Chapter 29 The Lord's Last Moments On The Cross

He bowed His head, and gave up the ghost” (John 19:30).

The Gospel according to John is written for the Church—primarily so. John writes from a different viewpoint from other Gospel writers. He shows that everything to do with the Cross of our Lord was God-governed and according to foreordained determination. He presents the Lord Jesus as God. “The Word was God” (John 1:1). Everything is done for the glory of God and that transcends all local matters. That is the reason why John omits seven great events in the earthly life of our Lord: His birth, His baptism, His temptation, His transfiguration, His last Supper, His agony in the garden, and His ascension. There is a great cleavage between John and the other writers. For instance, in Matthew, Mark and Luke, our Lord is in an agony in Gethsemane: “He … fell on His face” (Matthew 26:39); He “fell on the ground” (Mark 14:35); “He kneeled down, and prayed” (Luke 22:41). In John, Jesus stands, and His enemies fall to the ground before the revelation of His Deity when He said, “I AM!” (18:6). Gethsemane is a place of agony with the three others but in John it is a “garden.” There are three matters mentioned in this chapter which manifest His Godhood.

The Superscription

“And Pilate wrote a title, and put it on the cross … Jesus of Nazareth the King of the Jews” (John 19:19). At this point of time the Jews were putting tremendous pressure on Pilate—threatening to report him to Caesar. The words are Pilate’s retaliatory and bitter scorn of the Jews. The scorn was that Jesus was not only their king but “Jesus of Nazareth,” because the Jews had a proverb—“Can there any good thing come out of Nazareth?” (John 1:46). In effect, Pilate was pointing to the One hanging on the Cross, bruised beyond recognition, a condemned criminal, and tauntingly saying, “This is your King, you Jews.”

“Then said the chief priests of the Jews to Pilate, Write not, The King of the Jews; but that He said, I am King of the Jews.” They wanted to set Him forth as an imposter. But Pilate in his utter contempt for them answered, “What I have written, I have written.” It was devastating to Jewish pride but Pilate would not be moved. The superscription must stand for all to see and read. But why was Pilate so unmoved? Because God was governing. The Lord Jesus was God’s appointed King and they will yet see, in His return, that title written on His vesture, “King of Kings and Lord of Lords” (Revelation 19:16).

The Selfless Love

“Woman, behold thy son! Then saith He to the disciple, Behold thy mother!” (John 19:26, 27). The cross is not all bitterness. Here is a sweet and loving incident while our Saviour hung upon that cruel tree. His mother, with other women, was standing there and the sword was piercing her heart. In the midst of all His inconceivable sufferings in bearing and absorbing the punishment for all ours sins, the Lord could even think of others. Seeing John standing there with Mary and remembering her own sons by Joseph were not yet believers, (John 7:5), and that Mary could receive no spiritual comfort from such, He said to Mary, “Woman, behold thy son!” Then He gave John the responsibility of caring for Mary: “Behold thy mother!”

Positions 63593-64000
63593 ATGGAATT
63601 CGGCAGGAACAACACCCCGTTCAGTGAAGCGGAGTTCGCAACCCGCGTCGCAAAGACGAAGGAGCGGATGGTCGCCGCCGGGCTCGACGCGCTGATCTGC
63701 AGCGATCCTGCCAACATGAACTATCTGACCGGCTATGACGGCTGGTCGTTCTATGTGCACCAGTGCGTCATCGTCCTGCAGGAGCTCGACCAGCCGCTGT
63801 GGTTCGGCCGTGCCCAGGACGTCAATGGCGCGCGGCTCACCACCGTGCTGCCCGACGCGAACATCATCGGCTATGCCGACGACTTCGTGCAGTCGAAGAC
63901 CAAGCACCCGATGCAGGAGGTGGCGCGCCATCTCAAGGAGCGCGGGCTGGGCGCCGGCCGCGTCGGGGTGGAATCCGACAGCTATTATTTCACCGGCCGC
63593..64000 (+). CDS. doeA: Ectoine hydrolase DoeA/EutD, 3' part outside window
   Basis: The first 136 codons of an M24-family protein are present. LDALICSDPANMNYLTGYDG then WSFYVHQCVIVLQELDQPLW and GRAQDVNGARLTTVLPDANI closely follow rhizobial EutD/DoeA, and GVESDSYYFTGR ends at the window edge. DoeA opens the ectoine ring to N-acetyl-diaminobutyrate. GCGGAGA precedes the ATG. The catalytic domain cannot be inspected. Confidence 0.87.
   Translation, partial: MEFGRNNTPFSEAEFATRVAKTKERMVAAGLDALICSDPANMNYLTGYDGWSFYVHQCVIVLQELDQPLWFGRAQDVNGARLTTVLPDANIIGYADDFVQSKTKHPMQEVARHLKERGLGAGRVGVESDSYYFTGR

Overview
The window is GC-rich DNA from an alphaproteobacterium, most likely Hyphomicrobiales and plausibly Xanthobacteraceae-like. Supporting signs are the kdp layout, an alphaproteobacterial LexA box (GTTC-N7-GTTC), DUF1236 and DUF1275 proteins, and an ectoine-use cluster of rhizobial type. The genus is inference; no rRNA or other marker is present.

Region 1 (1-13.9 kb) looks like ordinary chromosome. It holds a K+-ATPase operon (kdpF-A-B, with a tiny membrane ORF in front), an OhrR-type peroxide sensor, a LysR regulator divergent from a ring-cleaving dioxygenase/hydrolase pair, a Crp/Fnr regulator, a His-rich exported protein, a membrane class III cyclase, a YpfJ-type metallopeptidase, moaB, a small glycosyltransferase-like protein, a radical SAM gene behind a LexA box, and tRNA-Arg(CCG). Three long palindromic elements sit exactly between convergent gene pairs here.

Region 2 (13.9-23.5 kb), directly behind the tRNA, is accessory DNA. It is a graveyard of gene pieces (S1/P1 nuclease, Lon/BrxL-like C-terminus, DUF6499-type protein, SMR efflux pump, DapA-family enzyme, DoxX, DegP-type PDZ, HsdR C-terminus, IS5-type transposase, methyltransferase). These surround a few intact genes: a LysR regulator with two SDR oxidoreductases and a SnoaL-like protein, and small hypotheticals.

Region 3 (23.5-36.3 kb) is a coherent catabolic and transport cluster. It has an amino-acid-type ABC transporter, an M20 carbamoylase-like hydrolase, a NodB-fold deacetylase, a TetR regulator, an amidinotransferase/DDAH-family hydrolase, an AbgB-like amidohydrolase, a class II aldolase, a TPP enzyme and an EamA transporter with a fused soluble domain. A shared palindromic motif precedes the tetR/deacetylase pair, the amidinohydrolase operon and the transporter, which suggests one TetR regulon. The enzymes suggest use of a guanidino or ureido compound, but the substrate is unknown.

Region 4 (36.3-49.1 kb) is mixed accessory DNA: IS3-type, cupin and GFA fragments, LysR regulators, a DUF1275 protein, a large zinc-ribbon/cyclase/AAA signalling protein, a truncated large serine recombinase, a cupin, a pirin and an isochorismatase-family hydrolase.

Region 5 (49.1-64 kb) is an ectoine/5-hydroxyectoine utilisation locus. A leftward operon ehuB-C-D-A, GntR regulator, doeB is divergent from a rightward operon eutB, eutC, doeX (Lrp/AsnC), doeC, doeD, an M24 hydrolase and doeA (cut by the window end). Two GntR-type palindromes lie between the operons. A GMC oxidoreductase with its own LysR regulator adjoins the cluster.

This is utterly incomprehensible. The Lord is here wrestling with the most extreme pangs of pain. His body weeps blood from the savagery of the scourging. His hair is plucked out of His cheeks. The crown of thorns pierces His brow. The wrath of God for our sins is being poured out on His holy head. Yet at such a time He can think of others. Had He been only a man He could never have done so. In any extremity of pain, man can only think of himself. But here is Deity. In the midst of overwhelming sorrows He could think of others and make provision for true comfort and care.

The Supernatural Control

“Jesus knowing that all things were now accomplished” —but how did He know? Because He was the omniscient God! Everything was running to a divine schedule. Every detail of pre-determination was being fulfilled. There remained now but one prophetic utterance to complete all. So now this last is fulfilled as the Lord cried, “I thirst.” It was written in Psalm 69:21: “They gave Me also gall for My meat; and in My thirst they gave Me vinegar to drink.” The Lord refused the gall—a drug to mitigate pain, but received the vinegar and drank it for His thirst.

With all prophecies fulfilled the Lord Jesus now cried: “It is finished.” All typical institutions and all verbal predictions were complete. All penalties of the law had been endured. All the work of redemption was finished. All the ground was cleared to give God the right to pardon penitent sinners.

“When Jesus therefore had received the vinegar, He said, It is finished: and He bowed His head, and gave up the ghost”—that is, He pillowed His head in perfect rest upon His breast, and dismissed His own spirit. O wondrous Cross!—great interpreter of God’s heart to man—scene of God’s supreme revelation to man—wondrous Cross! Let it pour light into your soul. Let it break all your bands. Let it heal all your wounds. Let it dry all your tears.

Oh, holy Jesu, how hast Thou offended,
That man to judge Thee hath in hate pretended?
By foes derided, by Thine own rejected,
O most afflicted.

So the good Shepherd for the sheep is offered;
The slave hath sinned, and the Son hath suffered;
For man’s atonement, while he nothing heedeth,
God intercedeth.
For me, kind Jesu, was Thine incarnation,
Thy mortal sorrow, and Thy Life’s oblation;
Thy death of anguish and Thy bitter passion,
For my salvation. Therefore, kind Jesu, since I cannot pay Thee,
I do adore Thee, and will ever pray Thee,
Think on Thy pity and Thy love unswerving
Not my deserving.

—Johann Hermann
Tr. By R. S. Bridges